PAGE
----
Irish defender Laura Duryea of Melbourne’s AFLW team, who previously represented Ireland in Gaelic Football, fell in love with Australia more than nine years ago.

She played her first year of AFL with Melbourne University, after her interest to play a ‘more physical’ game peaked.

Duryea then found herself at Diamond Creek Football Club, where she played for nine years before being drafted to Melbourne Women’s Team to play AFLW in the games’ inaugural season.

Today, wearing the famous Jim Stynes number 11, Duryea made the trek down to Power House Amateur Football Club on Albert Park Lake, to train and teach a large group of enthusiastic women about what it takes to truly “play like a girl”.

Power House Football Club is a central location for Irish recruits in Melbourne, so it’s no surprise that Duryea fit right in with the culture and felt comfortable with all the players and coaching staff.

Further, many of the women who will play for the ‘House’ in 2018 have arrived from the Pearces Gaelic Club, who also train on the Ross Gregory Oval and are eager to take up the physical game of AFL this coming season.

Duryea focussed her training on building basic skills necessary for protection, but also worked on building game-like intensity.

With four drill stations set up, more than 40 women had the opportunity to work closely with Duryea and Power House’s coaching team to improve their basic kicking, tackling and handballing skills, with match simulation activities included.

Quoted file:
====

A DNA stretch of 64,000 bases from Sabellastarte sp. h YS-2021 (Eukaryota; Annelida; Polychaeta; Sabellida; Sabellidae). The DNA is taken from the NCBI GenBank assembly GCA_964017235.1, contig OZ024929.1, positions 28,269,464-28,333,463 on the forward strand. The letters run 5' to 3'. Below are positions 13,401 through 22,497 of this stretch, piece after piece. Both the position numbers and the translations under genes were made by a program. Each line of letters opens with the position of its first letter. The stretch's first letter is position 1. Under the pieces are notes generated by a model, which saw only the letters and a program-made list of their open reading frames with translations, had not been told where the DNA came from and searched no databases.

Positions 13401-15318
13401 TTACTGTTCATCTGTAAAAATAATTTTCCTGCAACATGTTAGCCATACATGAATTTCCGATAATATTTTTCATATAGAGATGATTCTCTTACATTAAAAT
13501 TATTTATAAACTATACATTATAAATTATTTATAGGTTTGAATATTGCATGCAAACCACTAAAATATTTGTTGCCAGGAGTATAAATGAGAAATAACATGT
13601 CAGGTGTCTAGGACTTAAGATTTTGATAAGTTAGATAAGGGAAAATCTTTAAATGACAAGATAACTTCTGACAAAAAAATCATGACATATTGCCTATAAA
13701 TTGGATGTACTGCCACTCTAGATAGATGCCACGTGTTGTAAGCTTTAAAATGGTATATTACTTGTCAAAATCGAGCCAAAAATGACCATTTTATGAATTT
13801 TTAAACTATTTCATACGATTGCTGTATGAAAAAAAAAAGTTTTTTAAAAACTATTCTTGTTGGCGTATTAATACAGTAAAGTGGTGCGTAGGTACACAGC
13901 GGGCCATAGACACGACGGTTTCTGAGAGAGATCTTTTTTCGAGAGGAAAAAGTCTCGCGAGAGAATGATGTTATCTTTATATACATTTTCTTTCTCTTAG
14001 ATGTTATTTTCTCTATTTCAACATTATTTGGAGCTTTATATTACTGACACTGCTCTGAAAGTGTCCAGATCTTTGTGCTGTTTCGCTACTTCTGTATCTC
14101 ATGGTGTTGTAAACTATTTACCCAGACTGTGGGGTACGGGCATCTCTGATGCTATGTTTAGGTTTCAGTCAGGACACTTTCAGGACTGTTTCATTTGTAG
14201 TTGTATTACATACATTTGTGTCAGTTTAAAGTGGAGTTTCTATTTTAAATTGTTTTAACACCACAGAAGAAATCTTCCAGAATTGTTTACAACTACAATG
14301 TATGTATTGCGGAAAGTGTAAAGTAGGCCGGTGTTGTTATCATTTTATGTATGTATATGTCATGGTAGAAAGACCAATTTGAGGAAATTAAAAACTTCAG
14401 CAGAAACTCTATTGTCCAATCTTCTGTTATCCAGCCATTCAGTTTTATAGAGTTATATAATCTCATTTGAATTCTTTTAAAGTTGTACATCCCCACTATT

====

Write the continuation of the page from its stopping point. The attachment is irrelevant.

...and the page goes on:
Power House inaugural player and pocket rocket Becky Lou praised Duryea for clarifying each step to perfecting each necessary skill.

“The way that she broke it down for someone who doesn’t really know the game, that was key,” Becky said.

When asked what she learnt from the session, Power House’s own Irish player, Anna Kennedy discussed game pressure.

“Definitely the tackles [were the best thing we learnt], learning how to get in [the pack] properly, coming in from each side.”

When asked to comment on the skills of the session, Duryea had nothing but praise for the willing women.

“There was a massive range of skills and it was great to give them those little pointers. You could see the improvement straight away,” Duryea said.

Duryea also gave some handy advice for the up-and-coming group of players.

“Work hard on those fundamentals and the basics. Buy a footy, have a footy, use it,”

“Have a balance and have fun. It shouldn’t be a chore, it should be something you’re enjoying, so keep that in mind.” She said.

Duryea, who is a primary school teacher away from footy, then mentioned the important lessons from footy that she educates her class with daily.

“I tell them ‘You know, we’ve got to be resilient’. I have big chats and tell them that it’s not all about winning or the glory and sometimes you don’t get picked so you’ve got to work harder.”

Further, she noted that it’s not just the young girls who look up to her, but also the young boys who respect her too.

“The girls are always going to look up to us, but the fact that the boys [in my class] do too, that’s something special.”

While Duryea sometimes struggles to switch from her footy brain to her teaching brain, she’s absolutely in love with what she’s doing.

From Ireland to Australia, from the classroom to the football field, she’s at home, teaching a new generation, the next generation, of children, players, girls, women…and anyone else who cares to listen…that there has never been a better time to reach outside your comfort zone and allow yourself the opportunity to grow.